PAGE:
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Samyutta Nikaya
IV. Salayatana Vagga
35: Salayatana Samyutta
Pannasaka Tatiya
3. Gahapati Vagga

The Connected Discourses of the Buddha
IV. The Book of the Six Sense Bases
35: Connected Discourses on the Six Sense Bases
The Third Fifty
3. The Householder

Sutta 130

Haliddakani Suttam

Haliddakani

Translated by Bhikkhu Bodhi

"OBhikkhu Bodhi 2000., The Connected Discourses of the Buddha (Wisdom Publications, 2000)
This selection from The Connected Discourses of the Buddha: A Translation of the Samyutta Nikaya by Bhikkhu Bodhi is licensed under the Creative Commons Attribution-NonCommercial-NoDerivs 3.0 Unported License.
Based on a work at http://www.wisdompubs.org/book/connected-discourses-buddha.
Permissions beyond the scope of this license may be available at http://www.wisdompubs.org/terms-use.

 


[115] [1200]

[1][pts] Thus have I heard.

On one occasion the Venerable Maha Kaccana was dwelling among the people of Avantion Mount Papata at Kuraraghara.

Then the householder Haliddakani approached the Venerable Maha Kaccana ... and said to him:

"Venerable sir, it was said by the Blessed One:

'It is in dependence on the diversity of elements that there arises the diversity of contacts; in dependence on the diversity of contacts that there arises the diversity of feelings.'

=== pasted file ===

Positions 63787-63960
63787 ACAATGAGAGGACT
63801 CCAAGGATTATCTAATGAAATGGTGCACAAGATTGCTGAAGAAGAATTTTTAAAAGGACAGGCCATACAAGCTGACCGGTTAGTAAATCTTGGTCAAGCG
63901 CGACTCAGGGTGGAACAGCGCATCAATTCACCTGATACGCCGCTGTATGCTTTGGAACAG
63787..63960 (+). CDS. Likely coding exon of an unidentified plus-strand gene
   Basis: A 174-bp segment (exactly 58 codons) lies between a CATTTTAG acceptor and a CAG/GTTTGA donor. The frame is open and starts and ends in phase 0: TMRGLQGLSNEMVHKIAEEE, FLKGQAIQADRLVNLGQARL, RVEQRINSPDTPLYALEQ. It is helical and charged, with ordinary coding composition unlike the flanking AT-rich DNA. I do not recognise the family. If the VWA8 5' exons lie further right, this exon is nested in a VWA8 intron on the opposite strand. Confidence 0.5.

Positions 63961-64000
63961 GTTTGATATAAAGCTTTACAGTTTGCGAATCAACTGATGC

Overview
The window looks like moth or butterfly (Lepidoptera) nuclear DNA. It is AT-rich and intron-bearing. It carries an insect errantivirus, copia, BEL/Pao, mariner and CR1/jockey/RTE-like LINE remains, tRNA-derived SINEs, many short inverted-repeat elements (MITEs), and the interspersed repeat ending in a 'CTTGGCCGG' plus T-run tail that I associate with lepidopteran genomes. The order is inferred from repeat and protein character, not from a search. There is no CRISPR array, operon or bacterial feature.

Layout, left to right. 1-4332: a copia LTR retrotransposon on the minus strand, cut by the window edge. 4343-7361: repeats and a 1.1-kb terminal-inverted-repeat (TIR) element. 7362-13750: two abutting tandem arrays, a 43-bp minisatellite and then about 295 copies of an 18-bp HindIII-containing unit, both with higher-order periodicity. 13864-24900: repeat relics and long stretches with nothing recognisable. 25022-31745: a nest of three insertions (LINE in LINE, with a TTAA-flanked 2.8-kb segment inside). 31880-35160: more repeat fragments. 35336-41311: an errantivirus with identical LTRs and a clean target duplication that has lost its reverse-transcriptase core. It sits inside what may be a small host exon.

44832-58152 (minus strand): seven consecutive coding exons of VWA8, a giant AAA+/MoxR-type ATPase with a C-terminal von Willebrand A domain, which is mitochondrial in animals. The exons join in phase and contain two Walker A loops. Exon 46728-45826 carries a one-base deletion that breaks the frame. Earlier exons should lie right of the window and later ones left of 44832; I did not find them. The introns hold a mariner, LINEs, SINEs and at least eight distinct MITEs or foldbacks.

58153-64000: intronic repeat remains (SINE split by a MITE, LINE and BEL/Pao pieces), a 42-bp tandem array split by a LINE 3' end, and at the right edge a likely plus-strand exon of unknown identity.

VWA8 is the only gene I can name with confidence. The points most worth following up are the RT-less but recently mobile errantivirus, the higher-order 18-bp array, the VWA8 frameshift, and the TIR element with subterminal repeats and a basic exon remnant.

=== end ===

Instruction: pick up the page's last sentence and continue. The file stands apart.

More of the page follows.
How is this so, venerable sir?"

"Here, householder, having seen a form with the eye, a bhikkhu understands an agreeable one thus:

'Such it is!'

There is eye-consciousness, and in dependence on a contact to be experienced as pleasant there arises a pleasant feeling.

Then, having seen a form with the eye, a bhikkhu understands a disagreeable one thus:

'Such it is!'

There is eye-consciousness, and in dependence on a contact to be experienced as painful there arises a painful feeling.

Then, having seen a form with the eye, a bhikkhu understands one that is a basis for equanimity thus:

'Such it is!'

There is eye-consciousness, and in dependence on a contact to be experienced as neither-painful-nor-pleasant there arises a neither-painful-nor-pleasant feeling.

"Further, householder, having heard a sound with the ear ... having smelt an odour with the nose ... having savoured a taste with the tongue ... having felt a tactile object with the body ... having cognized a mental phenomenon with the mind, a bhikkhu understands an agreeable one thus ... [116] ... a disagreeable one thus ... one that is a basis for equanimity thus:

'Such it is!'

There is mind-consciousness, and in dependence on a contact to be experienced as neither-painful-nor-pleasant there arises a neither-painful-nor-pleasant feeling.

"It is in this way, householder, that in dependence on the diversity of elements there arises the diversity of contacts, and in dependence on the diversity of contacts there arises the diversity of feelings."

 


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